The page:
Essential Fatty Acids
|Essential Fatty Acids - The “Good” Fats||Darrell Miller||06/25/05|
|Benefits and Functions of Essential Fatty Acids||Darrell Miller||06/25/05|
|Sources of Essential Fatty Acids||Darrell Miller||06/25/05|
June 25, 2005 08:24 PM
Author: Darrell Miller (firstname.lastname@example.org)
Subject: Essential Fatty Acids - The “Good” Fats
All About Fats
Some people shy away from anything that has the word “fatty” associated with it. They instantly think it will cause them to gain unnecessary weight. However, there are “good fats” and “bad fats,” and the beneficial ones can actually help decrease the desire to eat the harmful ones. Fats are important for health. Also known as lipids, they help balance the body’s chemistry and provide padding as protection for vital organs. Fats provide a source of energy for body processes, and they help with the transportation and absorption of fat-soluble vitamins such as A, D, E, and K. They are also a source of the vital nutrients known as essential fatty acids. Categories of fats include the following:
SATURATED FATS: All fats are composed of carbon, hydrogen, and oxygen molecules. The carbon atoms of fatty acids hold together in a chain-like fashion. These carbon atoms can attach hydrogen to them. When each place that can hold a hydrogen atom is filled and there is not room for even one more, they are described as saturated. The longer the chain, the harder the fat will be and thus, the higher its melting point. These types of long-chain fatty acids are found in “hard fats,” such as those in red meat, butter, cheese, sour cream and palm kernel and coconut oils. When a person’s diet is high in saturated fats, these fats tend to clump together in the body and form deposits, along with protein and cholesterol. They then lodge in the cells, organs and blood vessels. This can lead to many health problems, including obesity, heart disease, and breast and colon cancers.
UNSATURATED FATS: Unsaturated fats are called such because there are at least two adjacent carbon atoms on a chain which are not attached to hydrogen atoms. When at least two pairs of carbon atoms are empty it is known as a monounsaturated fatty acid. When two or more sets are empty, then it is referred to as a polyunsaturated fatty acid. A good rule of thumb is that the more saturated the fat, the more easily it will stay hard at room temperature.
ESSENTIAL FATTY ACIDS: Essential fatty acids (EFAs) are vital nutritional components that our bodies need for many functions. They are found in the seeds of plants and in the oils of cold-water fish. Essential fatty acids—sometimes referred to as vitamin F— cannot be made by the body; they must be sup-plied in the diet. However, at this time, the government has not officially established a Recommended Daily Intake (RDI). Many factors, including stress, allergies, disease, and a diet high in fried foods, can increase the body’s nutritional need for essential fatty acids.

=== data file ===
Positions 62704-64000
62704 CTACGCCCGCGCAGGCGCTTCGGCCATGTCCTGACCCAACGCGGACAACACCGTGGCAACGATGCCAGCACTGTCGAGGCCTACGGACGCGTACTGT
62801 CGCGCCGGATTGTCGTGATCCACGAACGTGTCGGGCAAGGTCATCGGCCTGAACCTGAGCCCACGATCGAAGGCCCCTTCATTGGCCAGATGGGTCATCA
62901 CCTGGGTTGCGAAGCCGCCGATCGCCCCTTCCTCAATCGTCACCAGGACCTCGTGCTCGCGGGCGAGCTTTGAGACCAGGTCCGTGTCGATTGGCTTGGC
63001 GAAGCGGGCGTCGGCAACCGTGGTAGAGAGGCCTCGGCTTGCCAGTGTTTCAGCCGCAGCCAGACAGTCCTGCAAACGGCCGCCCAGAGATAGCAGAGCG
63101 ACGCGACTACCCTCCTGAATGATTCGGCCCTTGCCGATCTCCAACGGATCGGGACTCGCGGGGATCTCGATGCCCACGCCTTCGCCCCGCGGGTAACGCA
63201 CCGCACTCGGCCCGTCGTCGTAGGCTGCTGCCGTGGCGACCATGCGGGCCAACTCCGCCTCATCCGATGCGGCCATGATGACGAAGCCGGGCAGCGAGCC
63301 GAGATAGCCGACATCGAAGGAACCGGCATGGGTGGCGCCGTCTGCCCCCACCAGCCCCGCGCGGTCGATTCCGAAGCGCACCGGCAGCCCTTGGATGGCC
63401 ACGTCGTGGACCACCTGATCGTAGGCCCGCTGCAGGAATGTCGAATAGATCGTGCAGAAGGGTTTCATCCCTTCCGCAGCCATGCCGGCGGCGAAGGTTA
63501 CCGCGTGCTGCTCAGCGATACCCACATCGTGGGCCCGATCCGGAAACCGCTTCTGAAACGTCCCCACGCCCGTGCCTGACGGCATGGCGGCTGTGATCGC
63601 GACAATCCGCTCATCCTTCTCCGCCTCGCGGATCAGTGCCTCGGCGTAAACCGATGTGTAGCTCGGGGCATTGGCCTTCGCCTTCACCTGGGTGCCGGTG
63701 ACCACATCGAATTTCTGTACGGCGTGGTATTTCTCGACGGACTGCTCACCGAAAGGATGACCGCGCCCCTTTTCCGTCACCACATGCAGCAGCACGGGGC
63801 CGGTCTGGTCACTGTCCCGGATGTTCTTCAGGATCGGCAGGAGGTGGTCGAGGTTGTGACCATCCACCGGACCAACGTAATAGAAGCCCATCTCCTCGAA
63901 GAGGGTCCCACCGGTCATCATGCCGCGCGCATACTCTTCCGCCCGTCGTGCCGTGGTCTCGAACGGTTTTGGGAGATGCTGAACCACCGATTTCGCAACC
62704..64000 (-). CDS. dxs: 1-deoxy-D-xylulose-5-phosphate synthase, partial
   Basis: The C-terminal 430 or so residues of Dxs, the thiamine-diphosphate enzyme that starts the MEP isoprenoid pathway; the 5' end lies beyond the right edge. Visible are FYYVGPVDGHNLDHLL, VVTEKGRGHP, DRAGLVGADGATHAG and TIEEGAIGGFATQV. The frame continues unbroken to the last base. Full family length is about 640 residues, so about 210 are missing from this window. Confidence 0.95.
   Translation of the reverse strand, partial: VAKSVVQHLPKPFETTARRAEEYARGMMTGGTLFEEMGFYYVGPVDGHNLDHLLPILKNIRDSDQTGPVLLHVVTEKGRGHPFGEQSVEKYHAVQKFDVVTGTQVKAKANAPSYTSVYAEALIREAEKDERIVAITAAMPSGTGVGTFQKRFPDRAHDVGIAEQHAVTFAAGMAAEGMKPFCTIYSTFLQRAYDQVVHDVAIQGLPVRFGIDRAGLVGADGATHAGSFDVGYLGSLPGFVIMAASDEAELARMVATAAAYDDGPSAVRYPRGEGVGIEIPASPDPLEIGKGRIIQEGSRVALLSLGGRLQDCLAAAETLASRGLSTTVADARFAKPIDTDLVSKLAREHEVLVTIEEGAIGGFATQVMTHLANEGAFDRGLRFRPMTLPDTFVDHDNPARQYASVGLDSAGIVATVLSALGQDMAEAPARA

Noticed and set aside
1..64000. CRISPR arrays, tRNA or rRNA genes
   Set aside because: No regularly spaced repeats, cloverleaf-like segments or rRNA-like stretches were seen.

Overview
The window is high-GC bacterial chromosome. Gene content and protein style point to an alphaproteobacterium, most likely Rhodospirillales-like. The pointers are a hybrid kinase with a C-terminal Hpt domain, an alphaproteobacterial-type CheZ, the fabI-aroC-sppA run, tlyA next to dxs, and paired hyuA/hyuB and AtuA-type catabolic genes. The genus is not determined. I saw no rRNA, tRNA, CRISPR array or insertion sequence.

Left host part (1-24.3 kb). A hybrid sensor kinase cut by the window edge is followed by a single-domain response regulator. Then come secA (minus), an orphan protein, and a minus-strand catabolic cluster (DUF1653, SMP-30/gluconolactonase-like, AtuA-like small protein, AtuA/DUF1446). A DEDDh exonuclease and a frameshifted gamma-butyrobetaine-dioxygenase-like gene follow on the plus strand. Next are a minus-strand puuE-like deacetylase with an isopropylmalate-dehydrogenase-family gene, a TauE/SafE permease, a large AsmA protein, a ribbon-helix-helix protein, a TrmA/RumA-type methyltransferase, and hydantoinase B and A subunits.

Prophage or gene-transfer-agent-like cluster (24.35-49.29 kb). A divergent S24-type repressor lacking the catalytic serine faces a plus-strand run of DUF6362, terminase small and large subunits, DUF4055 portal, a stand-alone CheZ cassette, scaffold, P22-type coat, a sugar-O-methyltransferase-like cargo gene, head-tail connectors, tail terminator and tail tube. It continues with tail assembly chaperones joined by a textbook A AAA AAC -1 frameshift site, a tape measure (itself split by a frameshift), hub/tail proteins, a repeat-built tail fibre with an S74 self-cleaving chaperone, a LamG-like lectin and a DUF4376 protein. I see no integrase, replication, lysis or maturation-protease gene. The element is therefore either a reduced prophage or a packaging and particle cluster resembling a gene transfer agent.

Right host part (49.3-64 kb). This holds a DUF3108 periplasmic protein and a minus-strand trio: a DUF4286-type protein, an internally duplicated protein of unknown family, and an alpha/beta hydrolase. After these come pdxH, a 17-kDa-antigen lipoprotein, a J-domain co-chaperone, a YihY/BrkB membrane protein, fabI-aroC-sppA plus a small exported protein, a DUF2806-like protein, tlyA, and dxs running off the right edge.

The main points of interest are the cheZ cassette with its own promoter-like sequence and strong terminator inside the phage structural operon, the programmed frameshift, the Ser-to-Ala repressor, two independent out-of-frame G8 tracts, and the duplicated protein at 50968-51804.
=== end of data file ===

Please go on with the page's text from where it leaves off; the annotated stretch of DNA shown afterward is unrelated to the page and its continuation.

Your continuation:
June 25, 2005 08:29 PM
Author: Darrell Miller (email@example.com)
Subject: Benefits and Functions of Essential Fatty Acids
Benefits and Functions of Essential Fatty Acids
The body takes combinations of different triglycerides and makes fats from them to help in various processes. The basic building blocks of any fats are the fatty acids. Fatty acids are either essential or nonessential. A fatty acid is considered essential if 1) the body is unable to synthesize it and 2) the only way it can be obtained is through the diet. In addition, it is considered essential if a deficiency will cause a disease. As far back as 1930 researchers discovered that if an animal did not get essential fatty acids in the diet, it could cause symptoms such as poor reproduction, lowered immunity, rough, dry skin, and slow growth, among others. There are basically three essential fatty acids. They are linoleic acid, linolenic acid, and arachidonic acid. Linoleic acid is the most vital. Linolenic and arachidonic acids can be converted from linoleic acid, but linoleic acid must be obtained from the diet. Most people are unaware of the many vital functions of essential fatty acids. The list includes:
Cholesterol is synthesized throughout the body. It is manufactured by cells, glands, the small intestine and the liver. Cholesterol is constructed from dietary by-products of proteins, sugars and fats. If the diet contains excessive fats, especially the saturated types, the body will convert them into cholesterol. People who eat high sugar or fat diets may therefore experience elevated cholesterol levels.
Prostaglandins are found in almost all body cells, and act as catalysts for many physiological processes. They help prevent abnormal blood clotting and nerve inflammation. Prostaglandins also help promote blood circulation by dilating the blood vessels and improve immune system function. The most beneficial type of prostaglandin is called PGE-1. PGE-1 balances cholesterol and blood pressure levels, and stimulates the body’s production of T-lymphocytes which strengthen the immune capabilities. Each cell keeps tiny amounts of EFAs and produces prostaglandins from them as they are needed. The name prostaglandins was coined because these substances were originally found in high amounts in the prostate gland. To date, there have been discovered at least thirty-six different prostaglandins with a wide range of roles in the body.
June 25, 2005 08:38 PM
Author: Darrell Miller (firstname.lastname@example.org)
Subject: Sources of Essential Fatty Acids
Sources of Essential Fatty Acids
Essential fatty acids are found in both plant and animal sources, although primarily in plants. The EFA family is composed of two main forms, Omega-3 and Omega-6. The following explains exactly what these forms are.